Pre-trial discovery encapsulates an increasingly problematic area of law because it’s so ripe for abuse. A case out of Arkansas continues this trend. In North Carolina, N.C.G.S. § 15A-903 requires prosecutors to supply defendants with the information the state plans to use to convict the defendant within a reasonable amount of time before the state actually uses the information. ‘Notice’ of an opportunity to defend would be largely ineffective if the individual had to guess what exactly to defend.
The statute itself is intentionally broad, and with deference to the defendant, as it’s meant to require the state to disclose information about the case difficult to anticipate. Otherwise, the state’s failure to manifest candor in conviction “erodes the public trust not only in district attorneys but in any public official. State v. Moncree, 655 S.E.2d 464, at 468 (N.C. App. 2008).
By all means, North Carolina has had its fair share of notorious discovery blunders, as we too readily purge our collective consciousness of the abuse of discovery involved in former District Attorney Nifong’s prosecution of the Duke lacrosse fiasco, but a case out of Arkansas shocks even that level of inexcusable abuse. As Debra Cassens Weiss reports for the ABA Journal, technical indications and file structuring suggest that an attorney with the Fort Smith Police Department provided discovery to the requesting attorney, Matthew Campbell, infected with malware designed to “steal passwords, install malicious software, and give someone else command and control of the infected computer,” according to Attorney Campbell’s subsequent motion for sanctions.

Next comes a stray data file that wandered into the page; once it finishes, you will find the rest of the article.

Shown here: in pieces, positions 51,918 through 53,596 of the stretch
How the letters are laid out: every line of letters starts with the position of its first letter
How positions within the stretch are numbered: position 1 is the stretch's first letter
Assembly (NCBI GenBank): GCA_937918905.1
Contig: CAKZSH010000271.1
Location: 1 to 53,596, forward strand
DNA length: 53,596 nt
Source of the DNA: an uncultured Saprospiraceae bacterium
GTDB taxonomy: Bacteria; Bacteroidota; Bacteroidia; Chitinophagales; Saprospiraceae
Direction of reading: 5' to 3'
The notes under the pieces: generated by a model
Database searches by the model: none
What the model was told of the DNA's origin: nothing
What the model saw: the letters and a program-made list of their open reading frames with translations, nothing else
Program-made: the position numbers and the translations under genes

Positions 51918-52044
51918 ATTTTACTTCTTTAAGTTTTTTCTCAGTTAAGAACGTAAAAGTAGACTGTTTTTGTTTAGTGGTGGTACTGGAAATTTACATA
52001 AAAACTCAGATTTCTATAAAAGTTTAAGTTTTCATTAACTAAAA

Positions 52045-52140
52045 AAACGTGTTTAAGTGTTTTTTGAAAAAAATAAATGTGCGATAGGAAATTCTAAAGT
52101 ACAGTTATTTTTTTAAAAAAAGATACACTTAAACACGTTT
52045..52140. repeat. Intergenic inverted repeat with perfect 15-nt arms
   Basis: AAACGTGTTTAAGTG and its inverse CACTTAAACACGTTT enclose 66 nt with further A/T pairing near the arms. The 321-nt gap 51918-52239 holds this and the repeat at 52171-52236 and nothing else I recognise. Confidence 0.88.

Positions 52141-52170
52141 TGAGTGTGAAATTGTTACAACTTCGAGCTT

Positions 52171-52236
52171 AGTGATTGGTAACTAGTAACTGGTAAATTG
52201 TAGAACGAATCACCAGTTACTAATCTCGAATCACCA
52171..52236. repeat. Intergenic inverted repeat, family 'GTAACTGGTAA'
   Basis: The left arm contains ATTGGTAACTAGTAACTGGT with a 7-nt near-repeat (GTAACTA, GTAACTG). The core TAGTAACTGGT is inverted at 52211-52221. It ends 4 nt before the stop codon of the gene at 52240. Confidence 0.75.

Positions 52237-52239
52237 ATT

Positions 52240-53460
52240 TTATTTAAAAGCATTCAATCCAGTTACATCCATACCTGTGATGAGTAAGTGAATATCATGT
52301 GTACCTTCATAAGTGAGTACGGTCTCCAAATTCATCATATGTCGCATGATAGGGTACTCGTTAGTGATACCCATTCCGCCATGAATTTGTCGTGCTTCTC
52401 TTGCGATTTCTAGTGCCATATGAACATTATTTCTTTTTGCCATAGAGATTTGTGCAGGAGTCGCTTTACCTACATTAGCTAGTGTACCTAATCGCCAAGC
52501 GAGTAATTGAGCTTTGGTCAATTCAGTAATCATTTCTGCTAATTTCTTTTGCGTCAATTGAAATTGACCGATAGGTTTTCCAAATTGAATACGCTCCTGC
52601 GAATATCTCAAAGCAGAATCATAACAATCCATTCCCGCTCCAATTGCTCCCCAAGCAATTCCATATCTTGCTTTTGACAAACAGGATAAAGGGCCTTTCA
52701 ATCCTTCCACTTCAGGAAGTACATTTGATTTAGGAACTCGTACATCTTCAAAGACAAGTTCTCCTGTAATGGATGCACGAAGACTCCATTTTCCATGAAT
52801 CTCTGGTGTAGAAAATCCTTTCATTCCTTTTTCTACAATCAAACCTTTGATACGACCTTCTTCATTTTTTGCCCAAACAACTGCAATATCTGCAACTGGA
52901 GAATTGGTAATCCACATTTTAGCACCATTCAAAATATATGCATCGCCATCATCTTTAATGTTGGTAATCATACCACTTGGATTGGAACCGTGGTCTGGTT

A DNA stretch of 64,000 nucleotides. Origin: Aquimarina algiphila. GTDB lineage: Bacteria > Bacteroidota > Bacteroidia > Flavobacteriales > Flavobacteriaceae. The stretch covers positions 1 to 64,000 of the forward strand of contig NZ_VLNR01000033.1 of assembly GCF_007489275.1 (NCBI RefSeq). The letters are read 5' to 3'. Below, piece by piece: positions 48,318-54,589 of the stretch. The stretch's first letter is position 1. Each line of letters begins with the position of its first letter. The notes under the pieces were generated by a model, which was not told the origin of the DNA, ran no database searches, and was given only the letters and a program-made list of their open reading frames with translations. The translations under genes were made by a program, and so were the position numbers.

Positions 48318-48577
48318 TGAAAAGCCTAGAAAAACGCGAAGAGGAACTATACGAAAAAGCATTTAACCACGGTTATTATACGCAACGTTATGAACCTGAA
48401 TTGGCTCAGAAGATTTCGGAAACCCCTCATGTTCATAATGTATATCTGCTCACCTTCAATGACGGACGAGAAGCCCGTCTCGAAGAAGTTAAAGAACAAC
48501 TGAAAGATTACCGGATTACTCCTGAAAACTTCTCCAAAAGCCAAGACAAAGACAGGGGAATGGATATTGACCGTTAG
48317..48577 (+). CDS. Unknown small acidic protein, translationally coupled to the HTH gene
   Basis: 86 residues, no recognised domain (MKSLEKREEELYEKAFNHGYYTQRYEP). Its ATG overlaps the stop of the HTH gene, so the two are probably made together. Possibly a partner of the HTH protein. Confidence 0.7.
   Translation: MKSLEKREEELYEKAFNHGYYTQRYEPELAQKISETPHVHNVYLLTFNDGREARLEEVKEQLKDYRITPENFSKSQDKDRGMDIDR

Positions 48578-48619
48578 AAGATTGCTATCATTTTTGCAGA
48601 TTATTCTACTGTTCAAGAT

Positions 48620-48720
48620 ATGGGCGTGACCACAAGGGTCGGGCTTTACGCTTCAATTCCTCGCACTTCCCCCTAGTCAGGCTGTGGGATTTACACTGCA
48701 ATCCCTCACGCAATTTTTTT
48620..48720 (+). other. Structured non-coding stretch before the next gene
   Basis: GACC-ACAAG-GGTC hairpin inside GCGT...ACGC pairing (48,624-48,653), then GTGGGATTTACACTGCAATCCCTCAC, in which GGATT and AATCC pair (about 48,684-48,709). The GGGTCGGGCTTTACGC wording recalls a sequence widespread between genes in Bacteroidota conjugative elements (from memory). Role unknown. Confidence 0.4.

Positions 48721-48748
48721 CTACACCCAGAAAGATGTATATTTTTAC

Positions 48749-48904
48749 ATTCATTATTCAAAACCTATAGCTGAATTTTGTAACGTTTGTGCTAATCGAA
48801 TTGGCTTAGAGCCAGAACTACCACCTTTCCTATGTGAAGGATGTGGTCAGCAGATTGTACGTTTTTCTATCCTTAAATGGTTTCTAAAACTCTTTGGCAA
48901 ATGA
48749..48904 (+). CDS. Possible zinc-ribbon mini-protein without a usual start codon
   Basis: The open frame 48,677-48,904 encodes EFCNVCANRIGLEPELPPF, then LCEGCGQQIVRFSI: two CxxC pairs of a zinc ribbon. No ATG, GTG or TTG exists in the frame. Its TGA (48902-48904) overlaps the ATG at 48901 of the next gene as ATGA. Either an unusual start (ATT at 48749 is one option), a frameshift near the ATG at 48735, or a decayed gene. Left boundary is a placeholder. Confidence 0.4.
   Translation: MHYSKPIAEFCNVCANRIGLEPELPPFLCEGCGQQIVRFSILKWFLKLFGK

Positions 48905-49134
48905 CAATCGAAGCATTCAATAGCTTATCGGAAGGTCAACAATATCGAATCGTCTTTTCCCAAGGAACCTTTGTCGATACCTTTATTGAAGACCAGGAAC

I’m sorry, what?
While admittedly in a civil case, the attorney for the Fort Smith Police Department still reflects upon the police department and those actions threaten to further alienate the public from the authority that’s meant to protect it, not control it. North Carolina knows all too well the distrust from the public expected when such actions take place. These fears are very real and continue to mount in the wake of riots sparked throughout the nation in response to police action. It’s so bad in Baltimore that the city banned the public from Camden Yards. Police departments nationwide face a growing level of public distrust in fulfillment of the fears Moncree and those like it prophesized. A position of authority is one that requires a relationship of trust from officers to prosecutors. The widespread abuse of that authority will only continue to dismantle the very civil society those before us fought to construct.